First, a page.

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ANN VERONICA TALKS TO HER FATHER-1-2
ANN VERONICA TALKS TO HER FATHER-3-4
ANN VERONICA TALKS TO HER FATHER-5-6
ANN VERONICA TALKS TO HER FATHER-7
ANN VERONICA GATHERS POINTS OF VIEW-1-2
ANN VERONICA GATHERS POINTS OF VIEW-3
THE MORNING OF THE CRISIS-1-2
THE MORNING OF THE CRISIS-3-4-5
THE MORNING OF THE CRISIS-6-7
THE CRISIS-1-2-3-4
THE FLIGHT TO LONDON-1-2-3
THE FLIGHT TO LONDON-4-5-6
EXPOSTULATIONS-1-2-3-4
EXPOSTULATIONS-5-6
IDEALS AND A REALITY-1-2
IDEALS AND A REALITY-3-4
IDEALS AND A REALITY-5-6-7
BIOLOGY-1-2
BIOLOGY-3-4-5-6
BIOLOGY-7-8-9
DISCORDS-1
DISCORDS-2-3-4
DISCORDS-5-6-8-9
THE SUFFRAGETTES-1-2-3
THE SUFFRAGETTES-4-5
THOUGHTS IN PRISON-1-2-3-4-5-6
ANN VERONICA PUTS THINGS IN ORDER-1-2-3-4-5-6-7
THE SAPPHIRE RING-1-2-3-4
THE SAPPHIRE RING-5-6
THE COLLAPSE OF THE PENITENT-1-2-3
THE COLLAPSE OF THE PENITENT-4-5-6
THE LAST DAYS AT HOME-1-2-3
IN THE MOUNTAINS-1-2-3-4
IN THE MOUNTAINS-5-6-7-8-9-10-11
IN PERSPECTIVE-1-2-3

further expectations through my aunt, so that I can offer you a life 

of wide and generous refinement, travel, books, discussion, and easy 

relations with a circle of clever and brilliant and thoughtful people 

with whom my literary work has brought me into contact, and of which, 

seeing me only as you have done alone in Morningside Park, you can have 

no idea. I have a certain standing not only as a singer but as a critic, 

and I belong to one of the most brilliant causerie dinner clubs of 

the day, in which successful Bohemianism, politicians, men of affairs, 

artists, sculptors, and cultivated noblemen generally, mingle together 

in the easiest and most delightful intercourse. That is my real milieu, 

and one that I am convinced you would not only adorn but delight in. 

 

"I find it very hard to write this letter. There are so many things 

I want to tell you, and they stand on such different levels, that 

the effect is necessarily confusing and discordant, and I find myself 

doubting if I am really giving you the thread of emotion that should run 

through all this letter. For although I must confess it reads very much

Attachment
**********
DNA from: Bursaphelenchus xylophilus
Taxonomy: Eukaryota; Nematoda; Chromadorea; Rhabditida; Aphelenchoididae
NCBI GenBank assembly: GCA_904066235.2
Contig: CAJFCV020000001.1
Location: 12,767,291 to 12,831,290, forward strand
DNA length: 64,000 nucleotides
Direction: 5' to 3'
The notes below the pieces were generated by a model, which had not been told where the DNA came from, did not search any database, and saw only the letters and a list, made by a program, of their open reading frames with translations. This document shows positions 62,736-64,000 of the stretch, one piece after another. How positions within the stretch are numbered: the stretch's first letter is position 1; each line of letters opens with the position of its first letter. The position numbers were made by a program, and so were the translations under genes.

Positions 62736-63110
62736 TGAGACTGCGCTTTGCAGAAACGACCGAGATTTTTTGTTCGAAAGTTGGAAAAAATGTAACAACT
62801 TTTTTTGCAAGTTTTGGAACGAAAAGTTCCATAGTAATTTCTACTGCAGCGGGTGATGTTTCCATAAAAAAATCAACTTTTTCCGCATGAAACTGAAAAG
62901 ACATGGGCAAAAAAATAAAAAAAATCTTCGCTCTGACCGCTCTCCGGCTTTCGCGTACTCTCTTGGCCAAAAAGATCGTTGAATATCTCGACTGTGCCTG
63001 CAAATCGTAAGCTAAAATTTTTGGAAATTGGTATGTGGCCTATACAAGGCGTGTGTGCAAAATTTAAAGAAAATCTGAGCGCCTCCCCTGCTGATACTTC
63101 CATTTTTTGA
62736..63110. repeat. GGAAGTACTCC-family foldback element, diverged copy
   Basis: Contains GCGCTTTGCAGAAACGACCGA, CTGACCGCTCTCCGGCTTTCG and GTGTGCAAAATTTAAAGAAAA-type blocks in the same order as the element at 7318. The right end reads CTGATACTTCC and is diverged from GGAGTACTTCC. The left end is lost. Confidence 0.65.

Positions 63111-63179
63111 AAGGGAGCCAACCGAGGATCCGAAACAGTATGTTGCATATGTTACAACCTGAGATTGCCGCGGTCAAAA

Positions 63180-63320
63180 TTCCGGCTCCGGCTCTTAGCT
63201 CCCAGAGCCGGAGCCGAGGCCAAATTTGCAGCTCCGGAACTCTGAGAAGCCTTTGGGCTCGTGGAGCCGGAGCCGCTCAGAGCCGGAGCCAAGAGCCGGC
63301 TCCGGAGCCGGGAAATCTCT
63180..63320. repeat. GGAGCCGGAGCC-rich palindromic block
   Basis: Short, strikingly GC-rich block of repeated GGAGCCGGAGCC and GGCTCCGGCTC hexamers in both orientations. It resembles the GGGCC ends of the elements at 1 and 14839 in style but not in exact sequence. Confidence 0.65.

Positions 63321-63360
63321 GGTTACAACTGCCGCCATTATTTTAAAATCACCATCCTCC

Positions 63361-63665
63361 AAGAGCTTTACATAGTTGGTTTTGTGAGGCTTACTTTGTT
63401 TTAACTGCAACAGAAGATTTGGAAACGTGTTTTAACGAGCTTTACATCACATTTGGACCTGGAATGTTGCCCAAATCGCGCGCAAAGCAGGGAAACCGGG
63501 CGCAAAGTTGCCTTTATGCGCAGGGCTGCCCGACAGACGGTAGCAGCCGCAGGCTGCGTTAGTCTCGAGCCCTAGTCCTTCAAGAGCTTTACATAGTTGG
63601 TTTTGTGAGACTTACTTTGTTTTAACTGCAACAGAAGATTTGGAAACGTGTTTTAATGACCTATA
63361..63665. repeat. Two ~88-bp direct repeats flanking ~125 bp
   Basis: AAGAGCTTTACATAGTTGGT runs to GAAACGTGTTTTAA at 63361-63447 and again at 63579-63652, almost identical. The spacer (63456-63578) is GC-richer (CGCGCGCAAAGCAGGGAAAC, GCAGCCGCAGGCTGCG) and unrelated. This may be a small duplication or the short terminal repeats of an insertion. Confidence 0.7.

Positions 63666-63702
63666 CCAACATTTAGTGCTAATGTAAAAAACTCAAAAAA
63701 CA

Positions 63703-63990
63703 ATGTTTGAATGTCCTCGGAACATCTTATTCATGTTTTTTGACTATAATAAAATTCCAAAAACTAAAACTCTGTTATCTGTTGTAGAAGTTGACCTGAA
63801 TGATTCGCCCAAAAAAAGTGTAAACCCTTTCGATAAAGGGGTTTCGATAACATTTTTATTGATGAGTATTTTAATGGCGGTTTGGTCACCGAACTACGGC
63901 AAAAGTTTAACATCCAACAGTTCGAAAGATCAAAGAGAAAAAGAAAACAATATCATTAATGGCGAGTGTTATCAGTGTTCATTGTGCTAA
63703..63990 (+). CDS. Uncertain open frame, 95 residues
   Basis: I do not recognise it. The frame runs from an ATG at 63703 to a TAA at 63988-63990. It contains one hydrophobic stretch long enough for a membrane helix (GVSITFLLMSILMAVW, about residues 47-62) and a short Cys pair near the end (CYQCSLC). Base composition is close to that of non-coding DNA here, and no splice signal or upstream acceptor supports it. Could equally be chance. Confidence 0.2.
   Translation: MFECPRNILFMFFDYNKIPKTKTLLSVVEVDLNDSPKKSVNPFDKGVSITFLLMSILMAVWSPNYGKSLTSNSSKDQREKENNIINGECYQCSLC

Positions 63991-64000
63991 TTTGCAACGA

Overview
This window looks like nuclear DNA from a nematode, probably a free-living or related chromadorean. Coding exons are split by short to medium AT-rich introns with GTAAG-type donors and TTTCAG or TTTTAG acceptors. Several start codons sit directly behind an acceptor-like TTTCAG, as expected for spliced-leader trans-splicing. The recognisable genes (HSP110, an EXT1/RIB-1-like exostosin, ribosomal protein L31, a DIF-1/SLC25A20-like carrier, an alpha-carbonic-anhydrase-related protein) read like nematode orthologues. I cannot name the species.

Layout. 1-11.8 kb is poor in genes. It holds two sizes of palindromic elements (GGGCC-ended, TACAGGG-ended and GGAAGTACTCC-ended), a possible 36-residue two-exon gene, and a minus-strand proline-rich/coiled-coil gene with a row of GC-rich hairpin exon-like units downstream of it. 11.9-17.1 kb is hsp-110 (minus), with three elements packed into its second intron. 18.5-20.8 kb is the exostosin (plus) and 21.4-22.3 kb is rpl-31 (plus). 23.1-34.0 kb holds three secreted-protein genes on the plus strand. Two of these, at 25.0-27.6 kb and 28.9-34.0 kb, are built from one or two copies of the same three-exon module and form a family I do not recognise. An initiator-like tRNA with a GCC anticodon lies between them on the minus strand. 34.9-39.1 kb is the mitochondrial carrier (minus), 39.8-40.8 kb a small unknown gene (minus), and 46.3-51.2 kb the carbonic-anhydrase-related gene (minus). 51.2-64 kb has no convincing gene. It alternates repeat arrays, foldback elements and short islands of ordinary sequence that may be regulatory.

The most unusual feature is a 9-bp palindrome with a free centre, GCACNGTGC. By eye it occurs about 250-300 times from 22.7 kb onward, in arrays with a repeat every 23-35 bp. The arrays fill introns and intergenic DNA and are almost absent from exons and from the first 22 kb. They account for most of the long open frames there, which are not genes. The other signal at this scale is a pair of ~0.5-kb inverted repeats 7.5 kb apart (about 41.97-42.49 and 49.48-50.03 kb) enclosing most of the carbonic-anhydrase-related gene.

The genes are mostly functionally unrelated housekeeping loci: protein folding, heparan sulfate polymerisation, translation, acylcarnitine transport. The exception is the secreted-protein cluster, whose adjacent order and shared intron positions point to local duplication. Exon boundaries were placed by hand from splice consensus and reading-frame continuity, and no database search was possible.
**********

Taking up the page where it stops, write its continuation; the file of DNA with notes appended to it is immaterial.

like an application or a testimonial or some such thing as that, I can 

assure you I am writing this in fear and trembling with a sinking heart. 

My mind is full of ideas and images that I have been cherishing and 

accumulating--dreams of travelling side by side, of lunching quietly 

together in some jolly restaurant, of moonlight and music and all that 

side of life, of seeing you dressed like a queen and shining in some 

brilliant throng--mine; of your looking at flowers in some old-world 

garden, our garden--there are splendid places to be got down in Surrey, 

and a little runabout motor is quite within my means. You know they say, 

as, indeed, I have just quoted already, that all bad poetry is written 

in a state of emotion, but I have no doubt that this is true of bad 

offers of marriage. I have often felt before that it is only when one 

has nothing to say that one can write easy poetry. Witness Browning. And 

how can I get into one brief letter the complex accumulated desires of 

what is now, I find on reference to my diary, nearly sixteen months of 

letting my mind run on you--ever since that jolly party at Surbiton, 

where we raced and beat the other boat. You steered and I rowed stroke. 

My very sentences stumble and give way. But I do not even care if I am 

absurd. I am a resolute man, and hitherto when I have wanted a thing I 


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